Computer Vision is a dynamic and rapidly growing field with countless high-profile applications that have been developed in recent years. The potential uses are diverse, and its integration with cutting edge research has already been validated with self-driving cars, facial recognition, 3D reconstructions, photo search and augmented reality. Artificial Intelligence has become a fundamental component of everyday technology, and visual recognition is a key aspect of that. It is a valuable tool for interpreting the wealth of visual data that surrounds us and on a scale impossible with natural vision.
This course covers the tasks and systems at the core of visual recognition with a detailed exploration of deep learning architectures. While there will be a brief introduction to computer vision and frameworks, such as Caffe, Torch, Theano and TensorFlow, the focus will be learning end-to-end models, particularly for image classification. Students will learn to implement, train and debug their own neural networks as well as gain a detailed understanding of cutting-edge research in computer vision.
The final assignment will include training a multi-million parameter convolutional neural network and applying it on the largest image classification dataset (ImageNet).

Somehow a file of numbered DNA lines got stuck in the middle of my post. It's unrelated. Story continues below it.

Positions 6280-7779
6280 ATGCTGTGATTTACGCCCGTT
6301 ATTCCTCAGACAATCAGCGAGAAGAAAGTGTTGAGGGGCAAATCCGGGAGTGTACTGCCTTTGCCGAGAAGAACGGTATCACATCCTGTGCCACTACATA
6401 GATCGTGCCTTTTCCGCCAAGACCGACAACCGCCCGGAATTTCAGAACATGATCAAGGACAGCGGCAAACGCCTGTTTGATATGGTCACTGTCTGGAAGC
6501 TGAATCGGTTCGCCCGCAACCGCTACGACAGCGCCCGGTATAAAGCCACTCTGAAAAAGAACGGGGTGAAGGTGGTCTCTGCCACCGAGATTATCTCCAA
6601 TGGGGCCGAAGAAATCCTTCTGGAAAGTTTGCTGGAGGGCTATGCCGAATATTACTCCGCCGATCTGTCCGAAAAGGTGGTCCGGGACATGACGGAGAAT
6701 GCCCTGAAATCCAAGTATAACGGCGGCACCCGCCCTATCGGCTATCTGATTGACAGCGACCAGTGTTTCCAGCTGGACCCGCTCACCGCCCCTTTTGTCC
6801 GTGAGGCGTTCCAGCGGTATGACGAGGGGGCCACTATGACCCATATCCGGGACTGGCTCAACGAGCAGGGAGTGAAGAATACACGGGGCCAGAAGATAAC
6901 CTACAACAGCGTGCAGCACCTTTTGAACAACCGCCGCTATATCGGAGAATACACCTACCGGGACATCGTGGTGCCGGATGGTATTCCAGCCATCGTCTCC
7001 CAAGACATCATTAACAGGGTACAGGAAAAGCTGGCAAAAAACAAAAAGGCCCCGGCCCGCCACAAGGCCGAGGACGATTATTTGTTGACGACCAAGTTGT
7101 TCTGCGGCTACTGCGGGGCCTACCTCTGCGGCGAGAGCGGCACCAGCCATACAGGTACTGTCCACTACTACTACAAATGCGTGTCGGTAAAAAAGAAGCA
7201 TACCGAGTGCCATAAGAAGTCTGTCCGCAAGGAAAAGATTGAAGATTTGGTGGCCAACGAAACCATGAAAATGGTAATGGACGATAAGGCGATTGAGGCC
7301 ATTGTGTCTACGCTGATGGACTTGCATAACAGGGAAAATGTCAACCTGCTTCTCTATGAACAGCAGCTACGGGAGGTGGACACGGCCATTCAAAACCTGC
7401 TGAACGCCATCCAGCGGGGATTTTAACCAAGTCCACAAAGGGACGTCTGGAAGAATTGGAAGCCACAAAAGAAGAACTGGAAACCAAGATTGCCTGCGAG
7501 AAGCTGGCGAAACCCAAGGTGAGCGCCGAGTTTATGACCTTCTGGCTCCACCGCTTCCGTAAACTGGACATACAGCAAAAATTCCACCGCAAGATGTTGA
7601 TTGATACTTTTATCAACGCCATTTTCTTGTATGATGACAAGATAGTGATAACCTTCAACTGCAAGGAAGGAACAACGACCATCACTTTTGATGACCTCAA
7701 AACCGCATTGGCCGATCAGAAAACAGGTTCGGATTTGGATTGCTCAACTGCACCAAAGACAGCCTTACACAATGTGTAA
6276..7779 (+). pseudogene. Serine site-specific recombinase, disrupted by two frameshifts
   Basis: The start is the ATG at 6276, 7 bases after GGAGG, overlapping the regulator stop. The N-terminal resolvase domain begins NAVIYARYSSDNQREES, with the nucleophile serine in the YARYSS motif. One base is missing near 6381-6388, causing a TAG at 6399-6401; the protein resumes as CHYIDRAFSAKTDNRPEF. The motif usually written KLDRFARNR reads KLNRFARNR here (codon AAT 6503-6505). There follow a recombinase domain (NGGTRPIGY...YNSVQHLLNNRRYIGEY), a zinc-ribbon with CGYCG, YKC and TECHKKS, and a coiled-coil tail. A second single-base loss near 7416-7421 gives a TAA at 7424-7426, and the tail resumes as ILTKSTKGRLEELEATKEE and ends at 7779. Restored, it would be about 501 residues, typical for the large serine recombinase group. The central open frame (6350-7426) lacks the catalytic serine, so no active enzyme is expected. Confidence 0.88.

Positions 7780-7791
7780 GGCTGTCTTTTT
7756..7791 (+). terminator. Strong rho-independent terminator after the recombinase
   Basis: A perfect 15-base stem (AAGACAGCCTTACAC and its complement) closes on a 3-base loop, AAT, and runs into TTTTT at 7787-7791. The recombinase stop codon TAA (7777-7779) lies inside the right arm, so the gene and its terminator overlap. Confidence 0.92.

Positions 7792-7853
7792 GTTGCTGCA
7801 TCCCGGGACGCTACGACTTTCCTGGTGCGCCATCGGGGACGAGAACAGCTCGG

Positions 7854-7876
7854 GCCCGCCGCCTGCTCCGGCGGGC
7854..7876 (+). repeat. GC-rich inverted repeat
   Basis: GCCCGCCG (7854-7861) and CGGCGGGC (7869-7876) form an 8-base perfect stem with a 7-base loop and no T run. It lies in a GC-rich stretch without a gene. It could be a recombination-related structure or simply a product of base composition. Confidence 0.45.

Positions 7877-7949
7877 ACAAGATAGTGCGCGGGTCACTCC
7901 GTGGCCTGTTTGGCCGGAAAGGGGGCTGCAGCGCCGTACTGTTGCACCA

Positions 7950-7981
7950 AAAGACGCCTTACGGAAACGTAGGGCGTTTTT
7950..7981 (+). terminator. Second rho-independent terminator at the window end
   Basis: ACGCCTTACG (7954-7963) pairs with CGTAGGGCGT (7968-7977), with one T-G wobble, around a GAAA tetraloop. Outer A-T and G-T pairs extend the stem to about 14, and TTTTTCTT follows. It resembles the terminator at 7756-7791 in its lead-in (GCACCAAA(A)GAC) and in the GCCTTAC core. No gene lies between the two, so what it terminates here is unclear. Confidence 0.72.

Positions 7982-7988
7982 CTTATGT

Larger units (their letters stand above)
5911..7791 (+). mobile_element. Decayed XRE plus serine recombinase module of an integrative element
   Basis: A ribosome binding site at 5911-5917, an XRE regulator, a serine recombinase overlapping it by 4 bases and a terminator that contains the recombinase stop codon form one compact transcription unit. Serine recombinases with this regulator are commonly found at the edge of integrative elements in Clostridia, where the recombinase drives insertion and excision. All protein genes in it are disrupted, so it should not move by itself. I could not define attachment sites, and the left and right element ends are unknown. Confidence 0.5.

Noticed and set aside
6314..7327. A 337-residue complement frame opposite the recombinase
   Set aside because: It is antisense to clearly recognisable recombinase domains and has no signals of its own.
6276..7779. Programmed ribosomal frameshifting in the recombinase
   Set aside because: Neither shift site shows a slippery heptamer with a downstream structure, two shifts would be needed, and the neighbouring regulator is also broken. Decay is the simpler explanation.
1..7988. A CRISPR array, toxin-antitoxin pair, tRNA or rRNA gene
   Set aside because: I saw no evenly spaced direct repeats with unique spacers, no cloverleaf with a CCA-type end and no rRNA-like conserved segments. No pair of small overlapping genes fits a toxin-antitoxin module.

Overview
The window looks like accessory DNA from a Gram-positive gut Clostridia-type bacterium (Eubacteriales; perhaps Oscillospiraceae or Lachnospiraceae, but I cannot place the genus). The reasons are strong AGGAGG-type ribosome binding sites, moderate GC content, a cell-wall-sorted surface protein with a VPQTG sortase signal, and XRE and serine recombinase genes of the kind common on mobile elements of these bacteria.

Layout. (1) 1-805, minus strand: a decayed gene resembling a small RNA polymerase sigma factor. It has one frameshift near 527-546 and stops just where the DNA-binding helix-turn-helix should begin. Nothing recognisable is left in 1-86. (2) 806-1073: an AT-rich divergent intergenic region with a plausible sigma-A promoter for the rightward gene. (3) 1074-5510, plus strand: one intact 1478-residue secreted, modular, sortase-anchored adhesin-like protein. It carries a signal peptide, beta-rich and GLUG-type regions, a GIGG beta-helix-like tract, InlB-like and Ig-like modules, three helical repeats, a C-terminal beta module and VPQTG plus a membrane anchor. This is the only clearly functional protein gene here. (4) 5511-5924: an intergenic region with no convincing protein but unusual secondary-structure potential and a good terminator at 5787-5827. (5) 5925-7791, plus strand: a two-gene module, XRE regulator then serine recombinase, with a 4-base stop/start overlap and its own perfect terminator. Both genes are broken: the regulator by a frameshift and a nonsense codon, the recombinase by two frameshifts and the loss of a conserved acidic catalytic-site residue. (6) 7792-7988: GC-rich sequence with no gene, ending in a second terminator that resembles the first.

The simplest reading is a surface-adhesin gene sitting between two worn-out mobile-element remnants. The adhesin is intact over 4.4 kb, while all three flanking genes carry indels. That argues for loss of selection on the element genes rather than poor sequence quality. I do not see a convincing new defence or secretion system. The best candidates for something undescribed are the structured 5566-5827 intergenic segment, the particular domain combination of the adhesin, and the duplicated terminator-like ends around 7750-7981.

- Justin Johnson Instructor, Computer Science
- Fei-Fei Li Assistant Professor, Computer Science
- Serena Yeung Instructor, Computer Science
- End-to-end models
- Image classification, localization and detection
- Implementation, training and debugging
- Learning algorithms, such as backpropagation
- Long Short Term Memory (LSTM)
- Recurrent Neural Networks (RNN)
- Supervised and unsupervised learning
3.0 - 4.0
Students enrolling under the non degree option are required to take the course for 4.0 units.
Proficiency in Python; familiarity with C/C++; CS131 and CS229 or equivalents; Math21 or equivalent, linear algebra.